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Quantifying the Empirical Growth of Relational Frame Theory Research: a Cautionary Note

Abstract

Relational frame theory (RFT) is a modern, contextual behavioral theory of human language and cognition. A recent article by O’Connor, Farrell, Munnelly, and McHugh (2017) provided an updated citation analysis of data-based and nondata-based articles citing RFT-related terms as a proxy for the influence RFT has had on the scientific literature. Here, we evaluate the claims made by O’Connor et al. and suggest that caution should be exercised when interpreting some of their findings. Progress has, in many ways, clearly been made, but we argue that the growth in RFT outputs is more nuanced than at first appears.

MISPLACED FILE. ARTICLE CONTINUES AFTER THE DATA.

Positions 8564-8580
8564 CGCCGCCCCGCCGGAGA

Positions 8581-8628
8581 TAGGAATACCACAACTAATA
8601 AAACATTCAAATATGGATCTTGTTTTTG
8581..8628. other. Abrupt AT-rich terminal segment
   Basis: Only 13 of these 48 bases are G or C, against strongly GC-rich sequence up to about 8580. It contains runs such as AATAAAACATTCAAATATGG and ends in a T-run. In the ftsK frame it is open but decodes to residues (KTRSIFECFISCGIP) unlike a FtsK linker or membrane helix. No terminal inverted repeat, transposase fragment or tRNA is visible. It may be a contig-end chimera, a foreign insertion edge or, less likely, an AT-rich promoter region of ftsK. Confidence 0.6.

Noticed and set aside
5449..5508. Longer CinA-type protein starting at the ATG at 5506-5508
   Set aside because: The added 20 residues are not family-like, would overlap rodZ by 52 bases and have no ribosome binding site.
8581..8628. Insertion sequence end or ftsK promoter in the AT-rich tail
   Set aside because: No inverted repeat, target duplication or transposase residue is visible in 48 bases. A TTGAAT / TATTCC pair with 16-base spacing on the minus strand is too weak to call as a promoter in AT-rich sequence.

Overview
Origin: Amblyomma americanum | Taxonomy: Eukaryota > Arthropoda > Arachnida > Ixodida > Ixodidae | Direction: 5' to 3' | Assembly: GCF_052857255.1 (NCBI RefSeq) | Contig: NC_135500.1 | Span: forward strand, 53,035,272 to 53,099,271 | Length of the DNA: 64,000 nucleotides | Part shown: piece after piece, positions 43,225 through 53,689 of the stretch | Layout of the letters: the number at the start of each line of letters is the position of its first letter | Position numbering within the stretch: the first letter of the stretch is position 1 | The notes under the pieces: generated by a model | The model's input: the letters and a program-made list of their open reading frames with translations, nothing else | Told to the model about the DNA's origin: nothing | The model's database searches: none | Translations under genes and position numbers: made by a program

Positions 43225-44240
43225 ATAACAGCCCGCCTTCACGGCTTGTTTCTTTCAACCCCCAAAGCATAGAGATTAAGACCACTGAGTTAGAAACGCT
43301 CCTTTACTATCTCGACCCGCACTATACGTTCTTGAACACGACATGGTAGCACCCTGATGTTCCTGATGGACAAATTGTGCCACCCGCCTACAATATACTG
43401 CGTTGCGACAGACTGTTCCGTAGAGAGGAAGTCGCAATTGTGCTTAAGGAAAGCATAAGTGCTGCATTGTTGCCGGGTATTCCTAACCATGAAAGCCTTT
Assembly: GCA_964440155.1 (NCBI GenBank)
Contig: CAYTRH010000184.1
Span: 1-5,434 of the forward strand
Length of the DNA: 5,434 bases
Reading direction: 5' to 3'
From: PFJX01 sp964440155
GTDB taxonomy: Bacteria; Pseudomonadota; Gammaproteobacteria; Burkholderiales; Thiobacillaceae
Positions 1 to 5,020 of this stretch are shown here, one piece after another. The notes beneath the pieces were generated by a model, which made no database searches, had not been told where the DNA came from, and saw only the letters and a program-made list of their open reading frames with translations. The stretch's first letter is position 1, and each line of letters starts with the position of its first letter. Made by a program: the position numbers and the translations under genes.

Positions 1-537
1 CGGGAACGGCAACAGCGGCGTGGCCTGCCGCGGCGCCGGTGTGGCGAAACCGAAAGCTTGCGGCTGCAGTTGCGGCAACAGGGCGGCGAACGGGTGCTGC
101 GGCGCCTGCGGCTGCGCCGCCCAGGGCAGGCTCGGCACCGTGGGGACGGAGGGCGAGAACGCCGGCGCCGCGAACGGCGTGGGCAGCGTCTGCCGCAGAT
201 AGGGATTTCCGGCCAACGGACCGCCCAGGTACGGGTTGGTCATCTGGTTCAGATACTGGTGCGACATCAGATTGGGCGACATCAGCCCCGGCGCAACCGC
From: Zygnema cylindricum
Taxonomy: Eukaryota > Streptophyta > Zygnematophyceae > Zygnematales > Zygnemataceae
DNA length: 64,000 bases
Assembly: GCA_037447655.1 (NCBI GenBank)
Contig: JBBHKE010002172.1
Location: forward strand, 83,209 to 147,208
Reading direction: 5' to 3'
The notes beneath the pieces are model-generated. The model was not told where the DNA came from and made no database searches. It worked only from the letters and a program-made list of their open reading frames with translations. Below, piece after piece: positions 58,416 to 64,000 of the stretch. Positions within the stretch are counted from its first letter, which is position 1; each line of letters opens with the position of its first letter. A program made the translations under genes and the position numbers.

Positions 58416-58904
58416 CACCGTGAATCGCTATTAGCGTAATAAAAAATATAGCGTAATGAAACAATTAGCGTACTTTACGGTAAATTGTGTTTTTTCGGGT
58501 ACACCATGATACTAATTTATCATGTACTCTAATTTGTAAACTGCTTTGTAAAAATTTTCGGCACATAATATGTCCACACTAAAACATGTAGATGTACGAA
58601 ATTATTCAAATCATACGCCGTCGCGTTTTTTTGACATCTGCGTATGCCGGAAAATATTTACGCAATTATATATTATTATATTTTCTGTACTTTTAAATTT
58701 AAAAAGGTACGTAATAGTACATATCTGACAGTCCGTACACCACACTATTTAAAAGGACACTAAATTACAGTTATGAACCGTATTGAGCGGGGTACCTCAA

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Correspondence to Simon Dymond.

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Dymond, S., May, R. Quantifying the Empirical Growth of Relational Frame Theory Research: a Cautionary Note. Psychol Rec 68, 255–260 (2018). https://doi.org/10.1007/s40732-018-0278-z

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Keywords

  • Relational frame theory
  • Citation analysis